The Courier News from Blytheville, Arkansas on October 23, 1934 · Page 5
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The Courier News from Blytheville, Arkansas · Page 5

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Blytheville, Arkansas
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Tuesday, October 23, 1934
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Page 5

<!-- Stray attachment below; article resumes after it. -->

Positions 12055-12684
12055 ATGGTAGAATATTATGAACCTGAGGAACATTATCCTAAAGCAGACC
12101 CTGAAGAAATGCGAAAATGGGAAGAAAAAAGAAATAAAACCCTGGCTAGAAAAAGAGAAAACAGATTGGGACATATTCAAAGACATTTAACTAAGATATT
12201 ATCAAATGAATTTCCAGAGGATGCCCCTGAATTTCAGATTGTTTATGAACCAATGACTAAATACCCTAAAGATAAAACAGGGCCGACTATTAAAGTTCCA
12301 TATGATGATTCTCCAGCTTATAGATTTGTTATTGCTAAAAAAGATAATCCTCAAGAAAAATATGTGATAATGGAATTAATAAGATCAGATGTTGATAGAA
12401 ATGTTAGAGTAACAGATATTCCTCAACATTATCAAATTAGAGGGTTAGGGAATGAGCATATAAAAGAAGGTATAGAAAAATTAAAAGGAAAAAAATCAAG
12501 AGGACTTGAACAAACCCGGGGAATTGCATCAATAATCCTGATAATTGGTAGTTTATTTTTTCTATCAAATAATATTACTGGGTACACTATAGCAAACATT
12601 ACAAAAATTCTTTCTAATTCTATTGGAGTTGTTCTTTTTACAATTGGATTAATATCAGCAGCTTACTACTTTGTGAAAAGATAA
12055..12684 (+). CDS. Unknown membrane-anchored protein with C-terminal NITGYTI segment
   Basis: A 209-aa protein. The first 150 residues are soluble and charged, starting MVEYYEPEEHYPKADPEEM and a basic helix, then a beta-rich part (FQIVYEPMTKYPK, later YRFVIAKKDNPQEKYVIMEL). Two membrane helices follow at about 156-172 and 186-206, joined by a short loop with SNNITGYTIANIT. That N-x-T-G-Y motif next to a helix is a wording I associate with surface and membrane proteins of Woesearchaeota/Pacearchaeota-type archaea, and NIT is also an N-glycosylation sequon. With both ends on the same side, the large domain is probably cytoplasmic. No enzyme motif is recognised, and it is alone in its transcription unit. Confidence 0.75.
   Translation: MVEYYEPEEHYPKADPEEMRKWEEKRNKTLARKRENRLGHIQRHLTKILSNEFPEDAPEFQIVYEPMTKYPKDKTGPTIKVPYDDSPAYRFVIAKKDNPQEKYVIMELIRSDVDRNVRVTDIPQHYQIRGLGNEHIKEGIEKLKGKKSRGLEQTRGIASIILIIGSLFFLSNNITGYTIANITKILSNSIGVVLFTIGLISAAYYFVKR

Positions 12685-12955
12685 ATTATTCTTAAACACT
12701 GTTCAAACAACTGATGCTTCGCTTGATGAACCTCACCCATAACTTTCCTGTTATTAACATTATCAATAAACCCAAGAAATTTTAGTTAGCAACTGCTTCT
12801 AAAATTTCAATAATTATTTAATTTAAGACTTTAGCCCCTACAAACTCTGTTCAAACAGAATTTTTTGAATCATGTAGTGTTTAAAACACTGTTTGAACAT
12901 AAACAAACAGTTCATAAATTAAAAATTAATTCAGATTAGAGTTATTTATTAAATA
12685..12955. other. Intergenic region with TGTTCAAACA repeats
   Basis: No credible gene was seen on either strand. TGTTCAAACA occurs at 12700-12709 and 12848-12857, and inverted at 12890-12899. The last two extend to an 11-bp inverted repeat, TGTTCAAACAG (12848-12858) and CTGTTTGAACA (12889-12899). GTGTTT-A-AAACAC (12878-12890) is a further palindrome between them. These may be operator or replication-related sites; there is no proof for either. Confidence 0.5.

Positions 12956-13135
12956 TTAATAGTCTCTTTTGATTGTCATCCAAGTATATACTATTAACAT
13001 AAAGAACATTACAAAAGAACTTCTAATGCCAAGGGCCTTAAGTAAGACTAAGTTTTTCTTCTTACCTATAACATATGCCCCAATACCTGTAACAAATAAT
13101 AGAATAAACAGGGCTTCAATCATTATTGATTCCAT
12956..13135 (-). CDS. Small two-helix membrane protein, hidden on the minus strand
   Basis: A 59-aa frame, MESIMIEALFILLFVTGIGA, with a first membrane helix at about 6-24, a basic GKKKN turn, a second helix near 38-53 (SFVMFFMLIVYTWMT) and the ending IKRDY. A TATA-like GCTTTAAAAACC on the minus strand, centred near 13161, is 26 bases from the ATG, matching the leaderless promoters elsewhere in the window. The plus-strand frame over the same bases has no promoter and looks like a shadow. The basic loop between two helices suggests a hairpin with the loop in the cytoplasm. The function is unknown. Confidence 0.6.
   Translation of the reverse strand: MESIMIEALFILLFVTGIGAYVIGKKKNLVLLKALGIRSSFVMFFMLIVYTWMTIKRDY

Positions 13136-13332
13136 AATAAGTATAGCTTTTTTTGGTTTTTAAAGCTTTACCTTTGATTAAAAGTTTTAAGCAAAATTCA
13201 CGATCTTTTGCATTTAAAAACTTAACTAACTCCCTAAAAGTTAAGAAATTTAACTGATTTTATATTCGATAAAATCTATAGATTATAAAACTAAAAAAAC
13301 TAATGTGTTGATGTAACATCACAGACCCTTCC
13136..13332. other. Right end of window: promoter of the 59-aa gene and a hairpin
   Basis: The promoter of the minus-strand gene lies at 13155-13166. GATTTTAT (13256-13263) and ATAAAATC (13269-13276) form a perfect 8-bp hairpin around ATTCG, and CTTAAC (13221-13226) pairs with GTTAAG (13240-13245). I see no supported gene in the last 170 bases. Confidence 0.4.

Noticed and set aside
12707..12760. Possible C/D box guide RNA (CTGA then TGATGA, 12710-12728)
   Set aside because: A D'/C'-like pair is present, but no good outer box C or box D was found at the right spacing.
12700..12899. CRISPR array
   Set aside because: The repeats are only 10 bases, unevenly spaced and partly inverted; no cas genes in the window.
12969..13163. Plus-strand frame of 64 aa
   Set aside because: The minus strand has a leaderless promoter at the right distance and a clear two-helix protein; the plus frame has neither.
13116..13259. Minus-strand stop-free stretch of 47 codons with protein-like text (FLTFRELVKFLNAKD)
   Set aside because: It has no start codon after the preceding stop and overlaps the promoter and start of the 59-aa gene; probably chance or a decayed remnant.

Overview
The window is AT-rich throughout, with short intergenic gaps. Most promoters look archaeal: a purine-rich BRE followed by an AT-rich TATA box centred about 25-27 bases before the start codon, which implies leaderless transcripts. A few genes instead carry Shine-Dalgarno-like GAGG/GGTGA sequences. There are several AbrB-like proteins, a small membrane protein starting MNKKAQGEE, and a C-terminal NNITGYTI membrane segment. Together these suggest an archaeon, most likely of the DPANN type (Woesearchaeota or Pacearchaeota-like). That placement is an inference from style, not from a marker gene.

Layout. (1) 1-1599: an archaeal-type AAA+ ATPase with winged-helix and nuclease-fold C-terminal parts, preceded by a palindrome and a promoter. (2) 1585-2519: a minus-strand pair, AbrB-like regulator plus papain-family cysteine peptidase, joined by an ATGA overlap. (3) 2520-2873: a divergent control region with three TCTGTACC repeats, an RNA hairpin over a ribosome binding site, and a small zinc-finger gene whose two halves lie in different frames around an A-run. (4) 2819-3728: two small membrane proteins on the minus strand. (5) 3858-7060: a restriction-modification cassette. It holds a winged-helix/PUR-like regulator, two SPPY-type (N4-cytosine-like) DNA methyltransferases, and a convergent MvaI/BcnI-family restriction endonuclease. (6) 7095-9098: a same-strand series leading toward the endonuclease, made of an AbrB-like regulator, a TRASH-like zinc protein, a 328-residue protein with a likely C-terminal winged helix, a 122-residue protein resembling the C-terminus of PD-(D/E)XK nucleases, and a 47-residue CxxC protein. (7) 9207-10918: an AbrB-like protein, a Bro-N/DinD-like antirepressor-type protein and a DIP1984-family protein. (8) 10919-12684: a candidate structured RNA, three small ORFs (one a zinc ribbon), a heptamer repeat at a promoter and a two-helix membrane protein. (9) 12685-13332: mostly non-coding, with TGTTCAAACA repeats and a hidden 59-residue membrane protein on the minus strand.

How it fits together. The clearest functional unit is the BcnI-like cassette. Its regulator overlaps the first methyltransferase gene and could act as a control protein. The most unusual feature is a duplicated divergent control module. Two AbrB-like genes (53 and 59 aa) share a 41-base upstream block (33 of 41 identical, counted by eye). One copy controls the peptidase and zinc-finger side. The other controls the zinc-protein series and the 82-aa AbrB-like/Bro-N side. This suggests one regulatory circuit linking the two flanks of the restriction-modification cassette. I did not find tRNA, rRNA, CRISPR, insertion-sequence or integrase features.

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TUESDAY, OCTOBER 23, 1934 l*LYtHEVir,LE, (ARK.) COUKIEU NEWS OF STATEt B, C. (Continued From Pae<< One) morrow morning, a o'clock, at the Hotel Noble when the Itev. w. J. Lelioy, pastor o[ (he Lake Slreel Mctliodist church, will say the Invocation and Mrs. Charles S. Lowthrop will lead the ritual. The rules of order will be given by Mrs, W. E. Massey of Hot Springs, parliamentarian and Mrs, \V. B. Burketl will Hive the report of the credential committee before the roll call of chapters by Mrs. p. J. Rice. Reports of officers will be given by: Mrs. Charles S. Low thorp, president; Mrs. Earl Cunningham, first vice president; Mrs. P. M. Hccr- wugen. second vice president; Mr.5. J. p. Bmven of Little Rock, third viet president; Mrs. John pruniski. recording secretary; Mrs, George Spraggins of Hope, corresponding .secretary; Mrs. James n. Clark, treasurer; Mrs. Jesse Martin of Riisscllvllle, historian; Mrs. Frank Gerig of Arkadolphla, registrar; Mrs. John Carter of El Dorado, recorder o[ crosses; Mrs. p. J. Rice, custodian of nags; Mrs, W. Ii. Massei-, parliamentarian Mrs. Paul L. Tipton and M_^ Russell Parr will sing a duet wiln Miss Merrill at the pinna and a report of the chairman of education and scholarship will be given by Mrs. Daniel Hon of Fort Worth. " Tile Chamber of Commerce U'ilJ have a luncheon at the Woman's club tomorrow with Max B. Rsid and Oscar Fendtcr members of tile committee for Ihe hosts. M that time the Rev. J. J. Thomp£in. pastor jf the Church of the Immaculate Conception, will sny the invocation. This >viil be followed at thn ,-nemorial scii-ice at the First Baptist church, 2 o'cfucx, IYHU Mrs. Ros.3 Mathis, of Cotton Plain, ' presiding. The Rev Alfred Car- l.'cnter, pasfor of 111!, first Bap'- tist i-!iuri'h, will : :*-e ir.vcca- tion, Mrs. W. W. Sharp will sing a solp anc\ there will br :< duet by Mrs. Paul L. Tipton ami Mrs. RuEFfll Fan- Uefore the memn-ial KrtdrcKi i:y .Incise A. L. Hutchins. Taps will be sounded by Kobe-.'., fiectlcr. Mrs. Murray Smart i,«l organiit. The niciiidiial commiims is m-jc(: i:p of Mr.-. Mathis, Mrs. A. B. Howard a! J.-ittls nock fliid Mrs.. VV. T. Ohnrsl, of Blythevllle. Aftei Ihc business session at 3 o'clock lit the Hotel Noble theie will be a lea from 4 to a o'clock when the Delphian Fine Arts club will cnlertain aC the cotuitry club. Mmas. 1'iton W. Kirby, C. W. AI- Ilick, W. L. Horncr and Rilcy B. J^ncs . art members of this com-- mitfcc. :-!. •• ,_ -v- <•• . . -:Mrs. flomcr T. Sloan, of Jonek- iraro. 'and Mrs. T. D. Rambo, of Jonesboro, will preside at the Presidents' dinner at the Hotel Noble "t C o'clock Wednesday evening. This will bo followed by ilia historical program at 8 o'clock .11 the city auditorium. The public is invited to this affair. The convention will continue through Thursday with the unveiling: of two boulders at Blylhe- villc and Osceola, in honor of the Confederate dead, a breakfast given by (he American Legion auxiliary, a business session and a luncheon at the Woman's club included in the program. iConlinued from P.ige One> made up of a number of individual prosperities, and a number of individual depressions. It is when the individual depressions get toa numerous, when they merge Into CUP huge depressive mass ot unemployment nnd Inss and dominate our v.'holc business structure thai we are in what we understand by a national depression. All through the ixnm y^ars thcr-2 were plenty of depressions—focal points of infection. The wheat farmers ivers in a depression. So were ir.e cotton growers. The textile industry bordered on collapse. The copper Industry was in a bad way. Bo was the co.il industry. So wer; the retail grocers who were failinj at the rate of 33 per cent a year. Jt is incredible how many {here were when we supposed the nation prosperous. We refused to notice this. \vo liked the preaching of the blatant optimist who tells you to look at the doughnut and not the hole. The trouble with this hole was that it was an infectious hole and was eating up the doughnut. Th simple truth is that the collapse .should have come in 1927. Why didn't it come in 1927? « « * Will. r irst we 1'avc to ask why wsrc we prosperous al all? The an- swsr is that our prosperity was the fruit of capital goods industries. Here arc the simple economic facts. Every time we make 3 pair of shoes to sell for $5'wo must make somewhere £5 of purchasing power to buy them. We know how- shoes arc made. Uut how do ive "lake purchasing power? We make purchasing power while we arc mak- '"g slices. Your money income comes from your work or investments ustd In producing goods. The trouble is that we do not make enough purchasing power to buy tne goods (hat we produce, If J%uj_LeaJing Roles In Arkansas U. D. C. " PAGE F1V* 1 Nevada Ranch Horn* ,'<»?!«,?> / 'PM*')Si|r» ' ^ CHARLES 5',Lb\viHORp RUB AUSTIN, Key. (UP)-Tno three lOisis of William 6lreshl«y, a randier, made a record' run of 16 miles In one day with no rider's ifitrlno them. '.:.'...,'. •'?>.:- Strcshloy was driving Hvestocic' in easy Biases. On the final • driy' lie f.et his horjjes_loo6c aud ( le!t them to return home—85 miles; nwny—by themselves.' The nil!-mills arrived nt the ranchhouie' during the evening of lluj same <lny. ThiT/sThr ENJOYABLE LAXATIVE I-«rn j mini, tht cttlicioui mini ehewlnl INI Ijntive, Kivtt veil no lurih, uputline j" ><> »'<>rn, no ifitr-ilttn dijtomfor'.: II u««i jtw iite your favorite gum, The: I'miK, tuy 4etwri of Fttni-mtnt fi Ju« ) ihc (it! lint you CHEW il, Siliva jnl«i .,UK with it like ility do witli your food, *«d 10 il KOPS lino the jylKm atljuilly. Thill, •' no Uxiiivc miu liiti your lyitem tuddmly iptu ill dcli«t« bjliuce. Ffeji.i.mirH i* .---I for children, but ilioiouglily tioiitivi : for idulll. Ooclon pr<l(ribt cli« liuiiyi i,, l"imnim. Il ii for pltmnt correction' wi<|>oill tijiMi <» Ji,! pr , rp «,i, c , D ,I,y (, dingrrou*. Toitly, Rtt f>«fc on icFirdule" ind -'— Ihita M-Flli t!<Elriou« F<cr|,4,mint M : Sim, lie .nd lie. ': I'hone 717 ' • At Night—Sunday—Anytime Kor ()ukk and Dependable Wrecker Service Phillips Motor Co. Tuesday - Weds. Milt. 2:30, lQ-25c Nile 0:45—10-35c Mrs. Charles S. LoTtliarp, of; Mrs. W. E. Massev of Hoi Hope, president of the Arkansas; Springs, is prlramei'.tafian oivlsion of the United Daughters' M rs. James B. Clark, of Blylir- 01 tne Confederacy, will preside i ville. is stale treasurer and c'hnir- O'.cr me snth annual conventio.i I man of Ihe program coinmiltcs hero Tuesday, Wednesday .and!lor the convention. Thursday, will, U ie Elliott Fletcher; Mrs. John Carter, of El Dorado chapter as hostess. i is Border of crosses. something else did not intervene we would be in perpetual depression. What is it that comes to our rescue? It is credit. We didn't make enough purchasing power in 192s to pay for what we manufactured that year Bui we could buy a lot of tilings in ISPS and promise to pay tor them in 1926 or 1927 or 1037 or 1097. We borrow from the future lo buy In the present. We keep borrowing eacli year until'finally we have iy]|! ed up.such a mass of debt lhat we can borrow no move. If I earn $2,000 a year and can borrow another $2,000, I can spend M.OOO. I c-in spend «i<»0 each yen- as long as I can borrow. But, the dav comes when my creditor won't i e iii tin'. £ iy slate presidents ij's program. '• Rice A. Piorcc of Unian 'Tenn., com;nai!v.?r of '1^,? me any more. Then I cann.it sp»n j S4,000. I cannot even si»nd $2.003. For now I have to pay interest on all I bDrro«ed and nnisi pay back some of the principal. And hence the people to wl:om f paid that $1000 each year no 'longer Ret It. j and can no longer employ people to mafcn goocis for me. Now if j thsrc are enough people like me i you can see easily enough that Ihe I etfcst, ivlien tlie borrowing ceases, will be very serious. The nest point to remember is that the borrowing that does the trick for'us and produces prosperity is long-tens bonwiag. Ehoit- iSrm borrowing to ie repjid in a '«w months u practically t!« ssm« as cash. It is long-tevm l>on-o-.v- iing which we do not have ;o repay for several years which counts. ! Lots of our railroads ana cai-pora-. lions fcorroK-od mnucy WIHCJI is not to I;: repaid nntlf A." D. 2(137. This Kind o[ borrowing is ahnoii nlways ; d3iie for the purchase ol capital [Soods-lnvcstment goods— durable i things like houses, buildings, loco- I motives, heavy machinery. Cities. .•stat:s. counliss, railroad's borrow jhugc sums for tills purpose. In ten • years preceding the break. Baltimore, for Instance, borrowed $100 • 000,000 which she promised to pay back in the future.' Meantime it, was, all spsat putting rr.er. to work to f; k '. Etr «' t «- Put «p buiiiinjs, uchssls, stc. N«W York bor:,w-«d Mis. Earl Cunningham, ol Prairie CJi-ovc, IVJH present (tic- past stite j pi-;slrt,Mts this evi?nin'<r. She is | first i-iec-presiilcnl. L Mrs. John Pruni.-i;i ul Norlh hundreds ol millions, urn the time .came when these ciiiec. the;j stales, ] these railroads, these Imildinj c.ir- jporations_ could borrow no more, i Tlisir credit was exhausted or they i had buili more than ih:y could sjli, | They stopped. And when Ihc cjp- • Hal goods industries slop the <!e' l>r«ssion is here. j But whj- did v.-o spend so much i on capital goods in lliose years? There are several reasons. One uas J the motor car. Motor plants and machinery ran to billions. Besides there KCTC millions of. garages hundreds of thousands of mow rooms, repair planls, billions in new joads. And the:: the n:3tc.- i chinjti our ways o!. !ivir,j 't "yfiie suburbs, R«ult- T-lttle Rock, division recording secretary, win bL- a soloist "at :i meeting and will be oh the pio- :gram of the hlslc::cal-evening: . Mirs Patty Shane, of this city, • is president of the children ol itl:c Confcd.TAcy of Blytheville. M&r.} ^A"ej)P Hi -..-., j_jj The third vice-president is Mrs J. P. Howcn, of Little Rock. . Mrs. p. j. Rice..of-yitlc Rock, is the custodian of the fin" Mrs. Jcise MarUn. of Russcll- vme, as historian, will preside wi-.li Mrs. Lou-thorp ami-Mrs/John Carter, at the historical' program ;billions ' spent on naw suburb-ill : homes. Next there was the rise in •popularity of u« apartment and apartment-hotel. nillions were- spent on these. The development of the skyscraper . made soaring .-structures possible• and' this accounted for vast outlays. j The movies played thelr-partThc I industry itself' was .'not so ; impor- i tant, but il required ilic coiistrnc- [tion of over twenty; thousand new ' movie theaters', some, costing millions. Machinery, improvements— tecliiwlogical advances "as-tliey are called-resulted In • the .expenditure' of billions on new machinery, particularly new handling; devices. •' Reid Courier News "Wihl 'AdJ. HOTEL NOIiLK is How Agent .For American Airlitics. Inc. ' ' •Inlormatlon Call 835' For 1'aramoiinl Nuns , Comedy ^^^^ . \P ROXY Tues.-Wed.-Thurs; MAT. & KIT'E—lOc - 25c PAUL LUKAS in th« dsllciouily flight, ful <om»dy-drama-rom- «n<« of a p«nnil«» movf* •xtra gtrl who b*cam« a temporary Counraf* In real Itfel COUNTESS OF MONTI CRISTO y .««,c Myt/t, Rcb«rt MeW**, TucV«r, A Sl«nl«y B«rs«r duclion. Story by W«l|cr ,Dir«cl«) by K«ri Fraund, eyi*«Mll««Bfirf Fox Comedy and Novell}-'